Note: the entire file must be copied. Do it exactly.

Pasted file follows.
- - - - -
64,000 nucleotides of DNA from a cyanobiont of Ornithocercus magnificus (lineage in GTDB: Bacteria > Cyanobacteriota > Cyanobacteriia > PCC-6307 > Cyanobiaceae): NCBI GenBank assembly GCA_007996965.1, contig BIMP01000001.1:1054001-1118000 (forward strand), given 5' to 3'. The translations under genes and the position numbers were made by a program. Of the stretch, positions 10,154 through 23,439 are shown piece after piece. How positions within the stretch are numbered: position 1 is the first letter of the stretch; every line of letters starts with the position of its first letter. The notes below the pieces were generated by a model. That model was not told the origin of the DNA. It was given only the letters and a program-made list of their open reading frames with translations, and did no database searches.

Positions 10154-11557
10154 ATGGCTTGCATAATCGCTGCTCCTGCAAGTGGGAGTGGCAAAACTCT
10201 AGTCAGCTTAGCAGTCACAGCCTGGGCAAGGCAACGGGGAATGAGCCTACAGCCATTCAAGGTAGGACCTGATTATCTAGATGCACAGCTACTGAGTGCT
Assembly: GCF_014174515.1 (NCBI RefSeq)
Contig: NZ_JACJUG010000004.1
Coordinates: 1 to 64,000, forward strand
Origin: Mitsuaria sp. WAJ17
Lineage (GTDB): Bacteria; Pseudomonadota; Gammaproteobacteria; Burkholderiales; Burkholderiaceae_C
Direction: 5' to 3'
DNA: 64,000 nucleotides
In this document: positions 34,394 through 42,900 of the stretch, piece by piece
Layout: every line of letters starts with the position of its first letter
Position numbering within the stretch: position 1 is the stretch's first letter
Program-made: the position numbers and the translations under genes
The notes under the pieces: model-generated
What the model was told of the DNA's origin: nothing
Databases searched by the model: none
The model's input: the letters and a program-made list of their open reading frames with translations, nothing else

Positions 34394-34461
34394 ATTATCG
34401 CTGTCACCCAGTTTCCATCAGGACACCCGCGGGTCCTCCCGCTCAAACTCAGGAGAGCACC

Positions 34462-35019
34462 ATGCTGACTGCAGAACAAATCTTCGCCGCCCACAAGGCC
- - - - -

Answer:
64,000 nucleotides of DNA from a cyanobiont of Ornithocercus magnificus (lineage in GTDB: Bacteria > Cyanobacteriota > Cyanobacteriia > PCC-6307 > Cyanobiaceae): NCBI GenBank assembly GCA_007996965.1, contig BIMP01000001.1:1054001-1118000 (forward strand), given 5' to 3'. The translations under genes and the position numbers were made by a program. Of the stretch, positions 10,154 through 23,439 are shown piece after piece. How positions within the stretch are numbered: position 1 is the first letter of the stretch; every line of letters starts with the position of its first letter. The notes below the pieces were generated by a model. That model was not told the origin of the DNA. It was given only the letters and a program-made list of their open reading frames with translations, and did no database searches.

Positions 10154-11557
10154 ATGGCTTGCATAATCGCTGCTCCTGCAAGTGGGAGTGGCAAAACTCT
10201 AGTCAGCTTAGCAGTCACAGCCTGGGCAAGGCAACGGGGAATGAGCCTACAGCCATTCAAGGTAGGACCTGATTATCTAGATGCACAGCTACTGAGTGCT
Assembly: GCF_014174515.1 (NCBI RefSeq)
Contig: NZ_JACJUG010000004.1
Coordinates: 1 to 64,000, forward strand
Origin: Mitsuaria sp. WAJ17
Lineage (GTDB): Bacteria; Pseudomonadota; Gammaproteobacteria; Burkholderiales; Burkholderiaceae_C
Direction: 5' to 3'
DNA: 64,000 nucleotides
In this document: positions 34,394 through 42,900 of the stretch, piece by piece
Layout: every line of letters starts with the position of its first letter
Position numbering within the stretch: position 1 is the stretch's first letter
Program-made: the position numbers and the translations under genes
The notes under the pieces: model-generated
What the model was told of the DNA's origin: nothing
Databases searched by the model: none
The model's input: the letters and a program-made list of their open reading frames with translations, nothing else

Positions 34394-34461
34394 ATTATCG
34401 CTGTCACCCAGTTTCCATCAGGACACCCGCGGGTCCTCCCGCTCAAACTCAGGAGAGCACC

Positions 34462-35019
34462 ATGCTGACTGCAGAACAAATCTTCGCCGCCCACAAGGCC